I realize I have stated this before, but I want to mention again that on July 31, 2009, we will be releasing Milestone 2 of the PHP SDK for Windows Azure.  This milestone will include code to greatly ease the process of working with Azure Table Storage.  Much of the following code will be unnecessary.  That said, I think it is very cool to illustrate accessing Table Storage from PHP without the SDK.  It illustrates the benefits of exposing an open RESTful API.

Wine.php

In my code, I want to work with classes.  To that end, I first created a Wine class as seen here:

<?php
        class Wine
        {
            public $ShortWineName = "";
            public $WineLabelUrl = "";
            public $BottlePrice = 0.00;
            public $Description = "";
            public $Vintage = "";
            public $WineID = 0;

            public $PartitionKey = "";
            public $RowKey = "";
            public $TimeStamp;

            public function __construct()
            {

            }
        }
?>        
PHPTableStorageHelper.php

This class is a little helper I wrote.  It performs the following functions: 1) Calculates the appropriate URI for my Table (and page) 2) Signs the message, 3) Creates the HTTP Headers for the Request (including the Authorization header containing the signed message, 4) Issues the Request using CURL, 5) Parses the Response HTTP Headers and 6) Returns the Reponse Body.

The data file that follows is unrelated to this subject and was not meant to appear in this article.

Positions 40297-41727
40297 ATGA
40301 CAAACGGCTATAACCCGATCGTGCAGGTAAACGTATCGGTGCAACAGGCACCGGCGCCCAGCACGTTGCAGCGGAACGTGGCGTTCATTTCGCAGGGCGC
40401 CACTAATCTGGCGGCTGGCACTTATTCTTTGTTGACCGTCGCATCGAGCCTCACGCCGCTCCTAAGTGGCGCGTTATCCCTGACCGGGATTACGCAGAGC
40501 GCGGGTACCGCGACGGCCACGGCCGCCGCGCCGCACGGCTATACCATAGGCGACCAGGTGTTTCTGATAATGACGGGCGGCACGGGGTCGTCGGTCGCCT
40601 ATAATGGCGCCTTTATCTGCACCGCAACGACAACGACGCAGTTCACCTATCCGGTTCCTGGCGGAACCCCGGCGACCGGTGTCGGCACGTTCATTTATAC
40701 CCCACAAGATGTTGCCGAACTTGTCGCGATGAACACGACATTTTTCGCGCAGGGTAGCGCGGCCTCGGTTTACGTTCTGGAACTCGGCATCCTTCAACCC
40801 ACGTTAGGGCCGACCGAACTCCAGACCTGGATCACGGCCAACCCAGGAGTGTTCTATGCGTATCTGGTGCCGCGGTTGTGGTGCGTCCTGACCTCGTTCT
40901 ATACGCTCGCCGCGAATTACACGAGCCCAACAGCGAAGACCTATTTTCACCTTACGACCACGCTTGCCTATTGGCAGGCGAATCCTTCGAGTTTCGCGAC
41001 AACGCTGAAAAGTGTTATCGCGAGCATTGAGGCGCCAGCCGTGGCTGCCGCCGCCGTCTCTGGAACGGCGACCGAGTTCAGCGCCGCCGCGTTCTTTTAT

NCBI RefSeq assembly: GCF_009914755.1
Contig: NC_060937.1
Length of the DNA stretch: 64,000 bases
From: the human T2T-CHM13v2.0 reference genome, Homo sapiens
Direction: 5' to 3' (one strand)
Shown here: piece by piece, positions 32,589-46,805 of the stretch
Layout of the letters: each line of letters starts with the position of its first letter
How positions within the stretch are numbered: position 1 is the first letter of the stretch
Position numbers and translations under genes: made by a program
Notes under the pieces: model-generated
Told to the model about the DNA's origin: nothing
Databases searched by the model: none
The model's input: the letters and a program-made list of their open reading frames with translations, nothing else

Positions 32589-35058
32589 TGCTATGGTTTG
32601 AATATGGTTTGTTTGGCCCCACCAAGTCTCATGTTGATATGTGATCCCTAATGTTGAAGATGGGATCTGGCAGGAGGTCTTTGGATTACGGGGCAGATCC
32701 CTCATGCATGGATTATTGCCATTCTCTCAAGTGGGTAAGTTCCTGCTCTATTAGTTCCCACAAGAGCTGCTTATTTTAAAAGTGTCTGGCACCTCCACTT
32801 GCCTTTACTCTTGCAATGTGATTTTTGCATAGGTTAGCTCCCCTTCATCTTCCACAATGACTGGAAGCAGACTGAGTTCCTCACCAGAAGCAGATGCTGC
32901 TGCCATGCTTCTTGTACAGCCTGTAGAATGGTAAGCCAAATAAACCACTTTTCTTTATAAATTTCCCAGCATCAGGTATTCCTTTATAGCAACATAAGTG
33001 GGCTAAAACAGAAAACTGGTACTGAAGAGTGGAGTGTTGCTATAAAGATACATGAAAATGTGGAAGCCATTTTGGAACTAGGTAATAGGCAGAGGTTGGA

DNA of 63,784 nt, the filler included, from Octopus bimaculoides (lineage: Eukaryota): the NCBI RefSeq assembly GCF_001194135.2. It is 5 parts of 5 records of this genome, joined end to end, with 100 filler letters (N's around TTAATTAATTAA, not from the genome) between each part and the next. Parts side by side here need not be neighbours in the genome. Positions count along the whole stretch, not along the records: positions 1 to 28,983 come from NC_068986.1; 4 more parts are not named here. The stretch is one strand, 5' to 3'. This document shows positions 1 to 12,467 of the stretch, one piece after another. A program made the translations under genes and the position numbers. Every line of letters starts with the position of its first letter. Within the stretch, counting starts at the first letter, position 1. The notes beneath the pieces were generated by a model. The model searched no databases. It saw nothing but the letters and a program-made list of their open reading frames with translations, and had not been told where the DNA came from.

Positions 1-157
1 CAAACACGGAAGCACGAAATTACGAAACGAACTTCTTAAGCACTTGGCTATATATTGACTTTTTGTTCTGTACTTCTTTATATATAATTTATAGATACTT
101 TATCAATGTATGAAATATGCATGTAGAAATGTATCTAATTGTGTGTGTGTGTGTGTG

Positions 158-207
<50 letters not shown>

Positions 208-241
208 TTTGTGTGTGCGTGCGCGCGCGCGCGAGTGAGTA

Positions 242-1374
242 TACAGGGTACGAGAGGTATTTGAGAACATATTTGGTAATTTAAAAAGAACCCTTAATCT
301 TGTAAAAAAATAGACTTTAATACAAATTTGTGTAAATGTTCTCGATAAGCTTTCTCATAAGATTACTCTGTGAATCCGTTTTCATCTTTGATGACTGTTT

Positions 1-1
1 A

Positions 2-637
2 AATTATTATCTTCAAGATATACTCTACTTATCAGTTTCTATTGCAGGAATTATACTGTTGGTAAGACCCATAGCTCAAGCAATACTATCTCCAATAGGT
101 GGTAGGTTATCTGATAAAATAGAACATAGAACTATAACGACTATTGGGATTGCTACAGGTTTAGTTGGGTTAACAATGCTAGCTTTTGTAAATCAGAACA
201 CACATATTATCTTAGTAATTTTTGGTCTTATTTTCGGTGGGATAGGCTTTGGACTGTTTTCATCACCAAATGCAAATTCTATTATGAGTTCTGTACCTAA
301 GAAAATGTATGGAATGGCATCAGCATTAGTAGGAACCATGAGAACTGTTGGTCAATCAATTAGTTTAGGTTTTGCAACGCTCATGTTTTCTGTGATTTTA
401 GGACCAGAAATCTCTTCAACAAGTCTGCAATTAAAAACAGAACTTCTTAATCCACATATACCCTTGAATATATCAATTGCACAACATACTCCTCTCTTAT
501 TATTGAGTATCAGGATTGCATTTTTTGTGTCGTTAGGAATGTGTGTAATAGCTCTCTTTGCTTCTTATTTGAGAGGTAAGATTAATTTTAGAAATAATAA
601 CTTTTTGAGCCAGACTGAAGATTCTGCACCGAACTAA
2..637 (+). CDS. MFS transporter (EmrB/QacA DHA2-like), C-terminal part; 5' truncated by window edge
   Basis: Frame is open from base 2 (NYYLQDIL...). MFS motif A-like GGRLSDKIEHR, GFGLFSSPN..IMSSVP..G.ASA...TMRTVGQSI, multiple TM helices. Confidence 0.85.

GetResponse Method Signature
    public static function GetResponse($account_name,
             $shared_key,
            $table_name,
            $pageSize,
            &$nextPartition,
            &$nextRow){

        //Get the base uri
        $service_uri = self::getUri($account_name, $table_name);

        //Limit the results by the pageSize
        $query = '';
        if ($pageSize > 0)
            $query = '?$top='.$pageSize;

        //Add a filter for paging (if the partition and row were passed
        if (strlen($nextPartition) > 0 && strlen($nextRow) > 0)
        {
            //See if we have already created a query
            if (strlen($query) > 0)
                $query .= '&';
            else
                $query .= '?';

            //Add the NextPartitionKey and NextRowKey QueryString parameters
            $query .= 'NextPartitionKey'.'='.rawurlencode($nextPartition);
            $query .= '&NextRowKey'.'='.rawurlencode($nextRow);
        }

        $service_uri .= $query;

        //Get the date (GMT)
        $date = self::GetGMTDate();

        //Get the signature
        $signed_message = self::GetSignature($date, $account_name, $table_name, $shared_key);

        //Get the http headers array
        $headers = self::GetHttpHeaders($date, $signed_message);

        $session = curl_init($service_uri);
        curl_setopt($session, CURLOPT_HEADER, 1);

        curl_setopt($session, CURLOPT_HTTPHEADER, $headers);
        curl_setopt($session, CURLOPT_RETURNTRANSFER, true);
        $response = curl_exec($session)
            or die('Curl error: ' . curl_error($session));

        //Split the response into headers and the actual response body
        list( $outheaders, $body )= explode( "\r\n\r\n", $response, 2 );

        //Split the outheaders into an array and set the ref arguments
        $outheadersArray = self::http_parse_headers($outheaders);
        if (array_key_exists('x-ms-continuation-NextPartitionKey', $outheadersArray))